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Too thick, too thin or just right – why temperature is so important

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Monday, 8 April 2019

Too thick, too thin or just right – why temperature is so important

The March 2019 IDDSI newsletter discusses the issue of fluid thickness changing at different temperatures.

Thick liquids change thickness levels depending on their temperature

It has always been the case that the thickness of liquids change depending on their temperature. Generally speaking, a thick liquid that is served cold/chilled will be thicker than if it is served at room temperature, or heated. We see this effect in our daily lives as well. Think about a tube of toothpaste. During winter, more force is needed to push the toothpaste out of the tube, as the toothpaste is firmer. During the summer months, it is very easy to push the toothpaste out of the tube as it flows more easily due to the ambient heat. Think now also of a rich pumpkin soup. Served warm it behaves more like a liquid, but when it cools off, it becomes thicker. This is physics at work. Thick liquids have always behaved this way – thicker when cool, and thinner when warm. In research this is why it is critical to include the temperature for testing because the effect is well known. 

How does this affect individuals with swallowing difficulties?

Thickened milk is typically served warm to babies. The teat/nipple needs to be carefully selected so that the thick milk will flow through it when the infant sucks. If the baby is fussy, the thick milk cools over time and the thick milk becomes thicker and harder for the infant to suck through the teat/nipple. This can cause the baby to fatigue more quickly as they become inefficient with their feeding.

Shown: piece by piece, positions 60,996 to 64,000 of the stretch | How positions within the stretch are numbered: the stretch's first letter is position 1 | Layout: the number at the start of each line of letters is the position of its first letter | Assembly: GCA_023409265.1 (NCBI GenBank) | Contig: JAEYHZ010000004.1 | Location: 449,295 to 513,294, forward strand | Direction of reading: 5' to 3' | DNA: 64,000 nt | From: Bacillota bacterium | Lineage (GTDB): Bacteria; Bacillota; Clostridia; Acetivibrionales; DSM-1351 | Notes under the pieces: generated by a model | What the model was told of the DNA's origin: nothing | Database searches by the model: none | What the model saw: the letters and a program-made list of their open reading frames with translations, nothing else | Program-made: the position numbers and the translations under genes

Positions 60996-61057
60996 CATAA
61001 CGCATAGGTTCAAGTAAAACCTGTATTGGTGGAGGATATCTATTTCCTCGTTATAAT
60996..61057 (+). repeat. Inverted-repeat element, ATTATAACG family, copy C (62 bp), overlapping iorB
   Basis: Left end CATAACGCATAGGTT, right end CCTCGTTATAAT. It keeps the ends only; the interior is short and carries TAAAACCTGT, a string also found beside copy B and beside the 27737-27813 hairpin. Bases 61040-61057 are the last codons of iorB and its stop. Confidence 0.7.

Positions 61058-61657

How can the IDDSI flow test help?

The IDDSI Flow Test can be used to accurately capture the change in thickness level as the fluid cools.

What about thickener products? 

Due to the known and scientifically proven variation in thickness with temperature, IDDSI is aware that a liquid that tests ‘in range’ at ‘room temperature’, may be considered too thick when chilled, or too thin when heated. We have asked manufacturers to state what temperature their products should be served at. For people with swallowing problems, we need the thick fluid to be the correct thickness at the time they are drinking it. So, if the person needs Level 2 Mildly Thick, then the drink should be that thickness level when they drink it (warm, chilled or room temperature). Because the same thick fluid is very unlikely to be ‘in range’ at all three temperatures, we ask manufacturers to nominate the temperature for optimal serving. This then is the temperature that ‘audits’ should be conducted at. If clinicians or patients choose to use the drink at other temperature, then they do this at their own risk or ‘off label’. 

The concept of ‘off label’ use is well understood in the pharmaceutical industry. For example, pills and solid dose forms are designed to be taken ‘whole’. Some people cut or crush the pills; however, the pharmaceutical company does not warrant its use under those conditions, only when it is ‘taken as directed’. Thick fluid companies may wish to conduct IDDSI testing for their liquids to give the IDDSI level for other temperatures as well as the optimal serving temperature, however, the product only needs to be ‘in range’ for what the company chooses to be the optimal serving temperature. IDDSI is working with clinicians to help them understand that the variability has always existed, and to understand that it is highly unlikely that manufacturers could produce thick liquids that will be ‘in range’ for temperatures spanning chilled to heated. Clinicians need to audit thick fluids at the intended serving temperature.